So why this very unusual name anyways? Where does it come from, why was it chosen and why do so many have so much trouble remembering it?
It’s been a pleasure fielding the constant inquiry about the meaning of Gallowglass over the years. There’s been times where it has flowed quite naturally and times where even I have not felt confidant with my acute knowledge in this regard.
A quick Wikipedia search defines `gallowglass`as:
“The gallowglass were a mercenary warrior élite among Gaelic-Norse clans residing in the Western Isles of Scotland (or, Hebrides) and Scottish Highlands from the mid 13th century to the end of the 16th century. As Scots, they were Gaels and shared a common origin and heritage with the Irish, but as they had intermarried with the 10th century Norse settlers of the islands and coastal areas of Scotland and the Picts, the Irish called them Gall Gaeil (“foreign Gaels”).
They were the mainstay of Scottish and Irish warfare before the advent of gunpowder, and depended upon seasonal service with Irish lords. A military chieftain would often select a gallowglass to serve as his personal aide and bodyguard, because as a foreigner, the gallowglass would be less subject to local feuds and influences.”
Essentially The name “gallowglass” means servant, summarized as `one indebted to another’.
The Store Gallowglass Books has been in existance since it’s founding in 1990. It was started, and of course named, by a gentleman called Terry Malone. Terry was very well read in his Celtic history and folklore and revered the Gallowglass as bodyguards, protectors, per se, of the nobility that contracted their services. Perhaps, the metaphor of the ‘gallowglass’ being the protector of literature and books that span the ages, can summarize a possible purpose for his giving the name to the business.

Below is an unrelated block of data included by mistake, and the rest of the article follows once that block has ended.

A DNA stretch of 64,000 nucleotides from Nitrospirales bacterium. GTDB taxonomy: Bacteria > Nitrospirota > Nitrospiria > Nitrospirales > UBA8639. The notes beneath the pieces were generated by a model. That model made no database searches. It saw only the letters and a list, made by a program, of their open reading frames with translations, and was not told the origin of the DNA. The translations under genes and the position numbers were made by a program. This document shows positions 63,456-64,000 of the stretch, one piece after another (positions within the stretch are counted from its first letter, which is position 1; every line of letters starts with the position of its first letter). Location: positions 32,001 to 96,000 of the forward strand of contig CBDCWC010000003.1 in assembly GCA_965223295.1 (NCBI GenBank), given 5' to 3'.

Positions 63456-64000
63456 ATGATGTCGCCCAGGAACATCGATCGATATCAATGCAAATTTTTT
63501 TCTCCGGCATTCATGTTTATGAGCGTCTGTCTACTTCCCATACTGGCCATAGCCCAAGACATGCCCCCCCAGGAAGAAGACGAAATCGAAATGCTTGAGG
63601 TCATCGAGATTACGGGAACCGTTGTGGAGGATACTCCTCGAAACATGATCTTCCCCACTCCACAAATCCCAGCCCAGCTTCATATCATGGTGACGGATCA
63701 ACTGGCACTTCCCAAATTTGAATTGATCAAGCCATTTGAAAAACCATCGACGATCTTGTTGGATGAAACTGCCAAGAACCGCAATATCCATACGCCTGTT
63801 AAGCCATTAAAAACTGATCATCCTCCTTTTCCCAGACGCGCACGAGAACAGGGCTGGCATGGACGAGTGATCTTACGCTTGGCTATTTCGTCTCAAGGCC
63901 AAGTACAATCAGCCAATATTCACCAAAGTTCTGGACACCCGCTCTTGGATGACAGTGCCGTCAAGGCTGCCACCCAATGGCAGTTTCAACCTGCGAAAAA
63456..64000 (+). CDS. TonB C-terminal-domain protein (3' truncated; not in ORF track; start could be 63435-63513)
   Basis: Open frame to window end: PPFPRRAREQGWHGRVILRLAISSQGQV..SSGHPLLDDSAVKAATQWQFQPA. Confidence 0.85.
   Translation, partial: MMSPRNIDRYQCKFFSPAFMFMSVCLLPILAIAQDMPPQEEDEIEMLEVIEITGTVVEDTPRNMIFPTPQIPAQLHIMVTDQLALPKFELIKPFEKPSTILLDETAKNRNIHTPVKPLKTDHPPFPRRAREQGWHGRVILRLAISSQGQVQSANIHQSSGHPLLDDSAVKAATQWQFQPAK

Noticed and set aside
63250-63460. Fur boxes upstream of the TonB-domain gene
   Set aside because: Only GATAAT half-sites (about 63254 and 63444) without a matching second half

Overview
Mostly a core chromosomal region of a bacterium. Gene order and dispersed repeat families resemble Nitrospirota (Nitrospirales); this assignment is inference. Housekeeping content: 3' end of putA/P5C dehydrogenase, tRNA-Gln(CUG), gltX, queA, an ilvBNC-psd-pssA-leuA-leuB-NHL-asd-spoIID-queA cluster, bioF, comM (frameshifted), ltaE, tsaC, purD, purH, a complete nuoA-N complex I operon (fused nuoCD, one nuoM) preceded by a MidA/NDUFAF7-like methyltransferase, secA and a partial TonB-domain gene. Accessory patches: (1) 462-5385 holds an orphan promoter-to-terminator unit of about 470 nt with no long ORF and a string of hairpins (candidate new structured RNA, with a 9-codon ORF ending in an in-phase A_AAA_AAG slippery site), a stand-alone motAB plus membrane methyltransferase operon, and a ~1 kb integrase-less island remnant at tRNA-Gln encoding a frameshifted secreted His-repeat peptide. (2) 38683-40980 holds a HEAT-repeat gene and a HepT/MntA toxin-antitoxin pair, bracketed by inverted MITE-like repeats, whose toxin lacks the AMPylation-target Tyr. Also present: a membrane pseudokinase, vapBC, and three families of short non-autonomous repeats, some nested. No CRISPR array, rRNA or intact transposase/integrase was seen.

For whatever reason, the name was truly chosen, I have been very comfotable with it’s unique nature and the connotation to service that defining the role of these medieval warriors can lead to. In a time when service is somewhat compromised in place of perceived price discount and larger purchasing power, if this business were remembered for anything, I would wish it to be it’s dedicated and consistent focus on service.
GALLOWGLASS – in dictionary
Gallowglass: gal·lo·glass or gal·low·glass
Pronunciation Key (gl-gls) n. [Irish Gaelic gal-
loglach : gall, foreigner + oglach, soldier (from
óg, from Old Irish óac. See yeu in Indo-
European Roots).] \Gal”low*glass`\, n. [Ir. gal
loglach. Cf. Gillie.]
Galloglass or gallowglass (Irish gallóglach, from
gall, ‘foreigner’, and óglach, ‘young warrior-
servant’). An armed servitor or foot soldier in
ancient Ireland. Shakespeare speaks of kerns
and gallowglasses as coming from the Western
Isles of Scotland. See also KERN.